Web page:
Several events happened this quarter which have little or no bearing on our home building and repairs, but nonetheless are exciting to some of us.
This year, like last year, Kandy, Mandy, Jessy and I took the grandchildren to the Memorial Day parade in Aiken, South Carolina. As I understand it, there were only three such parades in the entire state.
Waiting for the parade to begin!
Jane’s first parade.
It was exciting!
We were able to park our truck along the parade route and use it for a viewing stand like last year.
The parade was relatively long. It took just over an hour for all of the participants to pass our “reviewing” stand. We saw marching bands, soldiers, firetrucks, politicians, old cars, motorcycles, floats and even a helicopter (on a truck).
As we were watching, a news reporter came by and started chatting with us. He wanted permission to do a story on us! Amazingly, we even made the front page of the Aiken Standard! The story was nice although all of the children are Willis and Debby’s (not Mandy’s as the caption states).
After the parade, we got a little lunch, did a little shopping and then drove back home.
The front page of the Aiken Standard on Sunday, May 24, 2015.
Another event this quarter was Florida finally saw fit to renew my Professional Engineering license. I moved it to retired status a few years ago and decided to reactivate it. After just a dozen or so emails and letters, phone calls spread over a year, I am again a government approved engineer!
Lastly, there is the Indian Roadmaster! Kandy and I got a new motorcycle this past quarter! I am standing behind our bike and in front of the oldest still operating state welcome station in the United States. It is on U. S. 301 on the Georgia side of the South Carolina – Georgia state line.
Bill & Kandy’s new Indian Roadmaster in front of the oldest still operational state Welcome Station in the United States!
The oldest state welcome station was on U. S. 17 just inside the Florida line. It closed when I-95 took the bulk of traffic off U. S. 17.
Although U. S. 301 does not have the traffic it did before Interstates, Georgia is keeping the Sylvania station open. Visit it if you have a chance. The host and hostess do a great job of welcoming everyone.
As always, if you need anything, call us. We can help.
Dielectric Unions … do you have one? You probably need one.
A dielectric union is a device that electrically isolates a propane tank from the lines going into a house (among other things).
It is needed (and now required) to prevent galvanic corrosion to the LP tank. Tank corrosion is minimized by a sacrificial bag or two of anode materials (usually magnesium). Any electrical currents are then diverted to the anode material and the tank is protected.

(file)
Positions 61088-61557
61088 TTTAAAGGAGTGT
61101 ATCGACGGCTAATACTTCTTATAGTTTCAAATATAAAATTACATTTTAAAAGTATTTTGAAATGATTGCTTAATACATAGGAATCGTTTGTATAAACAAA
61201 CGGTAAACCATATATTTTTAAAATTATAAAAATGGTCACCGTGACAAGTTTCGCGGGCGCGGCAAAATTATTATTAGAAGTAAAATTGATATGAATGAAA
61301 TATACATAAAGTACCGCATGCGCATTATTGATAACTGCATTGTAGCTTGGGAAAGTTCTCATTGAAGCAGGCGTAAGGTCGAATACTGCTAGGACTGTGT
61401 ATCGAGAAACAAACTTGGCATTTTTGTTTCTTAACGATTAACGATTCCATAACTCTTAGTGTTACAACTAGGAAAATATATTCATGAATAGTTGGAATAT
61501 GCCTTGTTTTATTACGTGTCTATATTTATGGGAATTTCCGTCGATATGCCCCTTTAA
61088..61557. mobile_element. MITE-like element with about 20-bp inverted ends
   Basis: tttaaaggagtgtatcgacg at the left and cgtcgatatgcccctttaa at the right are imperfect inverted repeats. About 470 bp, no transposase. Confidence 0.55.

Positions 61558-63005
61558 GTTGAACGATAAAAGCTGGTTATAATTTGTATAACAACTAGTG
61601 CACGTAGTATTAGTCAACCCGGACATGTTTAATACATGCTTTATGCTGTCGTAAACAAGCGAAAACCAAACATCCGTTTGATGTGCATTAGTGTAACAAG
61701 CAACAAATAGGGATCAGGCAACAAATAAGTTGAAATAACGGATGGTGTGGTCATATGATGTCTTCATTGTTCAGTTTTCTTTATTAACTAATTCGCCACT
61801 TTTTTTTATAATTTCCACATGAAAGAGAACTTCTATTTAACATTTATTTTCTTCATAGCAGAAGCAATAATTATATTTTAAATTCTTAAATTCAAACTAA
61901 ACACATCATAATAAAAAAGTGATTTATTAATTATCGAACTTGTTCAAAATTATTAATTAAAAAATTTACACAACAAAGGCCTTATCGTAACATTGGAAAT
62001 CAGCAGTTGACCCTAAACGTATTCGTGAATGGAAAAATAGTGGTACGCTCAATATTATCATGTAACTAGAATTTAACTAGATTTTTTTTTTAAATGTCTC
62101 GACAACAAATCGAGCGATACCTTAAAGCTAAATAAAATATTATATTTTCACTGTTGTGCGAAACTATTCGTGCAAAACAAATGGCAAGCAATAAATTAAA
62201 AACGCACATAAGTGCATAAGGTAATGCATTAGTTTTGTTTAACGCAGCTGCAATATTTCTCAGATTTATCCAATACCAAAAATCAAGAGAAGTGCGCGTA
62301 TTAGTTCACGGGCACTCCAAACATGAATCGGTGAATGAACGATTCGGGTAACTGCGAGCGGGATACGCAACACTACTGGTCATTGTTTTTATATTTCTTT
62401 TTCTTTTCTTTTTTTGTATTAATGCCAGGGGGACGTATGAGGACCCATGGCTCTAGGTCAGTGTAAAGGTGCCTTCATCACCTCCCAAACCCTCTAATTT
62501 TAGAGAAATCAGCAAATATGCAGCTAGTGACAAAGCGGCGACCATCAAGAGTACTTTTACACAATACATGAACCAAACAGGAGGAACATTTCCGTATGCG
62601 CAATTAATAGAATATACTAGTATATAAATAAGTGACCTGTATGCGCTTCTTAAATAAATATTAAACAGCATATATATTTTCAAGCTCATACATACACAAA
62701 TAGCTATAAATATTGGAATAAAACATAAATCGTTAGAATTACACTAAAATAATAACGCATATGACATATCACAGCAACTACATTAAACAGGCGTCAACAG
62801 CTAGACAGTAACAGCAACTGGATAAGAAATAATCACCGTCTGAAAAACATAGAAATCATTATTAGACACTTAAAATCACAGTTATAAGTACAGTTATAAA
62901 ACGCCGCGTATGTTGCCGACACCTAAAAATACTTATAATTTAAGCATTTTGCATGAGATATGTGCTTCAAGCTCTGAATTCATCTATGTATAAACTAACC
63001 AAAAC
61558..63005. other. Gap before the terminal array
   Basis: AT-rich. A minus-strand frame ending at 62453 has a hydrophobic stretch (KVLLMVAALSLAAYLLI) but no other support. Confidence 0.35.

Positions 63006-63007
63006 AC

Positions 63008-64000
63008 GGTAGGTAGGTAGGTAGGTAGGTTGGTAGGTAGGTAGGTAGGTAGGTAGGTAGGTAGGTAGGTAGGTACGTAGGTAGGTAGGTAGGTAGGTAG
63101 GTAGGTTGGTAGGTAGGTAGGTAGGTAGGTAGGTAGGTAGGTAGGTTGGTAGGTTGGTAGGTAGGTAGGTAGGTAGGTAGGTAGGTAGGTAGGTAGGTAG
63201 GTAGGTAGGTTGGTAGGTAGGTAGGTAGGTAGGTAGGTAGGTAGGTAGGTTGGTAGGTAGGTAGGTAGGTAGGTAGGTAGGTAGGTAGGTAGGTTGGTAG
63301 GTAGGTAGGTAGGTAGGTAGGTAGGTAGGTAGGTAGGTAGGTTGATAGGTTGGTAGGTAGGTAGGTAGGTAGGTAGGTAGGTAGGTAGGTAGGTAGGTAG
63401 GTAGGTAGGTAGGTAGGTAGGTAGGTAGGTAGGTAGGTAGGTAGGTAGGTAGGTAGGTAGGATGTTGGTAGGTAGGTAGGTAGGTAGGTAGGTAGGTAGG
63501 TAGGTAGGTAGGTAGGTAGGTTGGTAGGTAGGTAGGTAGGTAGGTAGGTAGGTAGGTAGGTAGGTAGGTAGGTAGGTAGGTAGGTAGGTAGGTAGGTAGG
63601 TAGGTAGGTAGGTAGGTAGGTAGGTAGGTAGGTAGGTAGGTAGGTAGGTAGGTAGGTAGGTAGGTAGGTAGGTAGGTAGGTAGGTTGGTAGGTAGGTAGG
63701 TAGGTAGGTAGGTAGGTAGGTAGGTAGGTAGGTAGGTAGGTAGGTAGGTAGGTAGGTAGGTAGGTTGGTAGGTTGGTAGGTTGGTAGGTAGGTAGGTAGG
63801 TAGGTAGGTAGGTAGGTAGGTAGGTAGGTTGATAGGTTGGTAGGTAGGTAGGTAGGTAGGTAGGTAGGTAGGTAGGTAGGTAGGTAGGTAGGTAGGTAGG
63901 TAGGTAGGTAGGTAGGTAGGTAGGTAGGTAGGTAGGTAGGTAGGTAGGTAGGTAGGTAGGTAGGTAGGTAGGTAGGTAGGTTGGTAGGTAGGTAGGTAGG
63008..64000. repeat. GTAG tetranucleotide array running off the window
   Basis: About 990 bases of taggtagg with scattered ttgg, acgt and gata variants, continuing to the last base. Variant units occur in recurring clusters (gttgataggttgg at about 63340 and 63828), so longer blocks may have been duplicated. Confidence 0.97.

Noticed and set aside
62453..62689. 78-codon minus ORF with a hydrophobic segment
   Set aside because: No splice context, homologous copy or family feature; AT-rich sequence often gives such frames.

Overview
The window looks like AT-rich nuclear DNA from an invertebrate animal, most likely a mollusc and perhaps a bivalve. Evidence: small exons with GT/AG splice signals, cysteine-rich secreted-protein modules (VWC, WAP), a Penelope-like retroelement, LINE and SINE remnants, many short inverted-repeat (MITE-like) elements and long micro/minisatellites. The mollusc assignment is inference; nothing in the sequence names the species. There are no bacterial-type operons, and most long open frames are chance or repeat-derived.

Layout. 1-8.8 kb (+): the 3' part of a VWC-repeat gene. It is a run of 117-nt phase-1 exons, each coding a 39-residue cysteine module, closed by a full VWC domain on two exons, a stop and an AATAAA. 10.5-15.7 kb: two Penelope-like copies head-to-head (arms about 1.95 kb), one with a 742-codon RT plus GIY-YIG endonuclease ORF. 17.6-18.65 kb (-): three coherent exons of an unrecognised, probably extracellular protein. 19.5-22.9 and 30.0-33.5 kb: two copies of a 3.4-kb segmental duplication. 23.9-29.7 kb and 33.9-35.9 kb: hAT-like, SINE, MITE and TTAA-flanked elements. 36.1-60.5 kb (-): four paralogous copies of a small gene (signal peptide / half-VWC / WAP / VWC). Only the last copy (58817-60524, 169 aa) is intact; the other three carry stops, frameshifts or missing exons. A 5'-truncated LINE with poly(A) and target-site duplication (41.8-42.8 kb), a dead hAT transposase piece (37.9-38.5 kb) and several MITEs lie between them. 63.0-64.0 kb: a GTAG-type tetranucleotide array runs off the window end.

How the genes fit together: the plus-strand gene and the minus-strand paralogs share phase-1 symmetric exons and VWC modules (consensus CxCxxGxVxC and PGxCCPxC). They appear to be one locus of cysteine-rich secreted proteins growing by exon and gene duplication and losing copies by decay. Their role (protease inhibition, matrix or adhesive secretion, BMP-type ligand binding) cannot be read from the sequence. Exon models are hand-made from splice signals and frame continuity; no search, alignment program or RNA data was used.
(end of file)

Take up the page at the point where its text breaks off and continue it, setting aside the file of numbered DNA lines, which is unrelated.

Anode bags under a propane tank. Notice the ground wires connecting the anode bags to the tank.
Typically, the standards call for one 17 pound anode bag for a 500 gallon tank and two for a 1000 tank. You can usually see a heavy green ground wire at the top of the tank near the regulator and shut off valve. This wire is the connection to the anode bags.
If there is no electrical isolation then the anode has to protect the tank and all of the lines going into the house. Magnesium is relatively expensive, so the installers use a guide to protect the tank. Dielectric unions have been recommended for a good while, but are now required by the NFPA (National Fire Protection Association).
Another issue that arises is if a copper line is run to the steel tank, the dissimilar metals (copper and steel) could cause the tank to corrode in spite of the anode protection. A dielectric union protects against dissimilar metals also.
Dielectric unions also offer additional protection against lightning strikes where CCST (corrugated Stainless steel tubing) is used. CCST (usually it has a yellow covering on it) is very commonly used here in the lowcountry.
What if you don’t have a dielectric union and don’t particularly want to have one installed? No inspector is going to come by and check on it.
The most likely risk is that you tank will develop corrosion much faster than it would normally. Keep in mind, the ground is very wet here in the low country and moisture also contributes to corrosion. Tanks are coated to “prevent” corrosion, but if the coating is scraped or cracked, that opens up an area for corrosion. Once the corrosion gets deep enough, you have a leak in your tank and lose your propane.
Losing a tank of propane and having a tank replaced is not an inexpensive proposition. Since corrosion can be prevented by verifying you have a dielectric union and anode protection you might consider an inexpensive test of your system.
How often should you have your system checked? If you do have a dielectric union then the other issue you need to check is to verify that your sacrificial anode is not exhausted. It begins being used as soon as your tank is buried. As long as it has some material left, your tank will have protection. When the anode bag is depleted, you have no protection and corrosion is likely to begin on your tank.
It would probably be a good idea to have your system checked soon to verify you do have a dielectric union. If you do, the annual checks (at least after a few years) would be in order. If the anode does get depleted, it can be replaced.
So, how do you know if you have a dielectric union? Call us (843 846 2500). We can arrange for a test and the installation of a Dielectric Union if you need one. They are not expensive nor is the test.
Willis Sinclair Homes is your full-service home builder. Call us. We can help.